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...and they lived happily ever after. Smith & Lady: poets, artists, photographers & adventurers.
Our relationship was forged to the soundtrack of Yoko Ono's magic,
frenetic, love-laden song, "Walking On Thin Ice." ( play song )

lurch limp lurch

walk like a man – foto by Smith

I now walk like my polio father, and my crippled-knee mom.

With each left step I take, I flow to the left and up, then with each right step lurch down and to the right, like one of Dr Moreau’s four-legged animal experiments trying to walk upright as a Frankensteined two-legged man.

My dad — aka Pappy Smith — contracted polio as a child and his left leg was shorter and half as thick as his right leg, so he walked with a rolling gait, bobbing up and down as he swang from side to side.

Mom — aka Mother Dwarf — in 1999 was struck by a car that had passed her and then stopped in the middle of the intersection and decided to back up without looking to park in a spot it had just passed at the exact time mom stepped into the crosswalk to cross the street. Since she was only a poor old woman on Medicare, the doctors put her leg back together less than professionally so when she healed she started walking like dad with an up-down side-to-side roll. The driver who had no insurance fled back to Poland with nary an apology.

In late 2004, mom collapsed on the floor due to a blood bone infection in her ever-degrading knee. She used to be over 300 pounds but over a two year period had gotten down to 210 pounds before she collapsed. I tried to lift her up, but because she was my mom and overweight and I couldn’t bring myself to put my arms under her armpits and grab her chest to lift her properly because I was unwilling to grab her breasts, I lifted wrong and pulled something in my upper thigh groin area.

Not having insurance, I just lived with it for two years. When Lady and I left the country in 2006, we did nothing but walk everywhere around Europe, Africa and Mexico for 31 months, frequently with heavy backpacks, and my injury got worse. But even though it was more painful, the constant walking kept me fairly walkable and limber.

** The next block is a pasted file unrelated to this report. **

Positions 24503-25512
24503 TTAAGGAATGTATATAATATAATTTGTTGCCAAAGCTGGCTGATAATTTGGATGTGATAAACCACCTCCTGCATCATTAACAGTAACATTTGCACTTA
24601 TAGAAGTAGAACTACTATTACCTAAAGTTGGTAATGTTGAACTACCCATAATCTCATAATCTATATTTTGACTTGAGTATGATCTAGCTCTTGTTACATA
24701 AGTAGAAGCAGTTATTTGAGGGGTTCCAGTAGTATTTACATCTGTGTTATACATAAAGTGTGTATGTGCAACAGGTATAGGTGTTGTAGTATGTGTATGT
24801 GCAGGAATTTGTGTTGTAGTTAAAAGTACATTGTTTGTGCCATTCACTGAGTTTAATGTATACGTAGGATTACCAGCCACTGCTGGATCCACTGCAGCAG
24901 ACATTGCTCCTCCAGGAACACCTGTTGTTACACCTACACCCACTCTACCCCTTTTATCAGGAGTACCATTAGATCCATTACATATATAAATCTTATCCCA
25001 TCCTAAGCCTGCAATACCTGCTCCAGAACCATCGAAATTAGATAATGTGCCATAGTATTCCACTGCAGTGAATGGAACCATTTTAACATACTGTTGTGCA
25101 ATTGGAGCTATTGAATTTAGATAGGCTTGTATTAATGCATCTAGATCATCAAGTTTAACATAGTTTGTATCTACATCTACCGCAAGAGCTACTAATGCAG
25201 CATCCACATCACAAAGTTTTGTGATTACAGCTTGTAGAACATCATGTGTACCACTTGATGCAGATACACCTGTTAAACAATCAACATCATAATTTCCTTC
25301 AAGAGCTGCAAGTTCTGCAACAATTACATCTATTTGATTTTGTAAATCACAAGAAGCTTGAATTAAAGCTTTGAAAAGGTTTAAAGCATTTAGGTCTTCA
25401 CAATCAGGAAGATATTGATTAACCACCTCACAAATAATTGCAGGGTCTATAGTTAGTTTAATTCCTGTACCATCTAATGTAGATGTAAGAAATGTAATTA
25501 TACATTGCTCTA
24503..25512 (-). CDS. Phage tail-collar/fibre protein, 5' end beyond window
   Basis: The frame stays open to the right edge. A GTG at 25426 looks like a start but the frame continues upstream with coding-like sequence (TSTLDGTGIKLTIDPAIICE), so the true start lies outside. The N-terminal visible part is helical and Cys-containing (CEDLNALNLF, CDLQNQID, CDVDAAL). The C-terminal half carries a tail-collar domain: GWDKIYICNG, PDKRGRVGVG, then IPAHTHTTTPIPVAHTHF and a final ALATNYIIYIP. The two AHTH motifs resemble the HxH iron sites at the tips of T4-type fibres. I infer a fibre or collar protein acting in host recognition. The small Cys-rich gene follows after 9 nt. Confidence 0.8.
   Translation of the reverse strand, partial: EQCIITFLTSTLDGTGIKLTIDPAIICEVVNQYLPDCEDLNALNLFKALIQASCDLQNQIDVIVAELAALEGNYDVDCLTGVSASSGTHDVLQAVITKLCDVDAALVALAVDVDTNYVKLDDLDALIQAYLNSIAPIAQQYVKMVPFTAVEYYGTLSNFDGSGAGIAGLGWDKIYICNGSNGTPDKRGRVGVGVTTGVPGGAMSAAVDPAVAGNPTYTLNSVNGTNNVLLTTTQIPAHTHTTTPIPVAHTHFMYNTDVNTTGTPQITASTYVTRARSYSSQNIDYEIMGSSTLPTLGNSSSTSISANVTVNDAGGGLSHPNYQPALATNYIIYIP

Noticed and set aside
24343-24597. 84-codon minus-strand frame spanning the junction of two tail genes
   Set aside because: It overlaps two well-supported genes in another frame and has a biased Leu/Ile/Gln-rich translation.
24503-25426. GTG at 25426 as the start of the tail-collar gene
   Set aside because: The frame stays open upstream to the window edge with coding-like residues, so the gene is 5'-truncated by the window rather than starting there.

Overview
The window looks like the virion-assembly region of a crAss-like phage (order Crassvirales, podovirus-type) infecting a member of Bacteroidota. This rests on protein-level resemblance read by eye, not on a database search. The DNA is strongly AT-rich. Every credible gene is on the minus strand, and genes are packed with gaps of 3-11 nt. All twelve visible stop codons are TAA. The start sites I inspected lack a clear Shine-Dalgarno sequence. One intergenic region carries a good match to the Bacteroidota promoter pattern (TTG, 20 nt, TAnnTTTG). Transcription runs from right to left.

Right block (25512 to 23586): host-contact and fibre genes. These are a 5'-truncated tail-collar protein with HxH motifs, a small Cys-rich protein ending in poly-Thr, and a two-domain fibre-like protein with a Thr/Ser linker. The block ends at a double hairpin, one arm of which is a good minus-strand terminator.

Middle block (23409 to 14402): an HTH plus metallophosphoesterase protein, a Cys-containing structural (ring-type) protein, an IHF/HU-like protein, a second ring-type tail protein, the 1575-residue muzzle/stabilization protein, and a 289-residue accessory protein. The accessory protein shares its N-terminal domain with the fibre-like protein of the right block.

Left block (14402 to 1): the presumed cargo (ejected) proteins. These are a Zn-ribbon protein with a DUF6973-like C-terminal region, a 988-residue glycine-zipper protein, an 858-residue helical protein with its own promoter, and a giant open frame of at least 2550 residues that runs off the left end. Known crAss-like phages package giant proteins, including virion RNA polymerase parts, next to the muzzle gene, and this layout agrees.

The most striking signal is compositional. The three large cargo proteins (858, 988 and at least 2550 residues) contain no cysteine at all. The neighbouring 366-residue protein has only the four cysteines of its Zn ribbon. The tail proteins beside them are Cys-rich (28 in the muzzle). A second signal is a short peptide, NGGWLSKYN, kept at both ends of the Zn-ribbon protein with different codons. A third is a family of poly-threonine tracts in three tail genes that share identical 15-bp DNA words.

Then 19 months ago we moved back to Cleveland and got a car and stopped most of my daily exercise and I degenerated quickly to the point where I was having trouble walking from the living room to the kitchen.

Went to the doc and got a prescription for Meloxicam, an inexpensive once-a-day anti-inflammatory pill that made me fairly walkable again.

Then came last winter where I walked almost nowhere, rode my bicycle seldom, and it just got worse to the point where I lurch up down right left as I walk and every time I do I think of how ironic it is I’ve become a caricature of my dead dad and mom.

In 7 months I will be covered by Medicare and will get some help with this. One doctor told me it could be fixed via physical therapy, so there’s hope I can get my life back and be a fuller physical companion to my Lady, maybe take dancing lessons with her and lightly sweep her around the floor to the bounce of a Viennese waltz.

So even though I’m in constant pain and become tired and sore faster than I should, I still have this positive outlook that this hell is temporary, that good times will return again.

And if I can maintain this positive hopeful attitude for the future while living within my own constant personal pain, perhaps I can expand my thought system to encompass this fluxed up world I live in that seems to be rapidly going down the drain humanity-wise, and just maybe I can attain the Zen goal of living a happy life in an unhappy world.

The world’s always been a hard, unhappy, unfair place with the strong taking what they want from the weak, the fast eating the slow, and the sneaky backstabbing the rest — you know, your basic Corporate philosophy of the survival of the shittiest.

My Lady is currently trying to find an ethical philosophy for a happy life. I hope she formulates it. If it works, I’ll steal it from her and live happily ever after.

If not, I will continue to endure, in hope of brighter future.

watch step – foto by Smith

2 Responses to “lurch limp lurch”

  1. kevin says:

    I would love to see you dance a Viennese Waltz, crippled or no…

  2. smith says:

    i’d give it a go… i learned to waltz in my Plebebe year at the U.S. Naval Academy, and i love Strauss.

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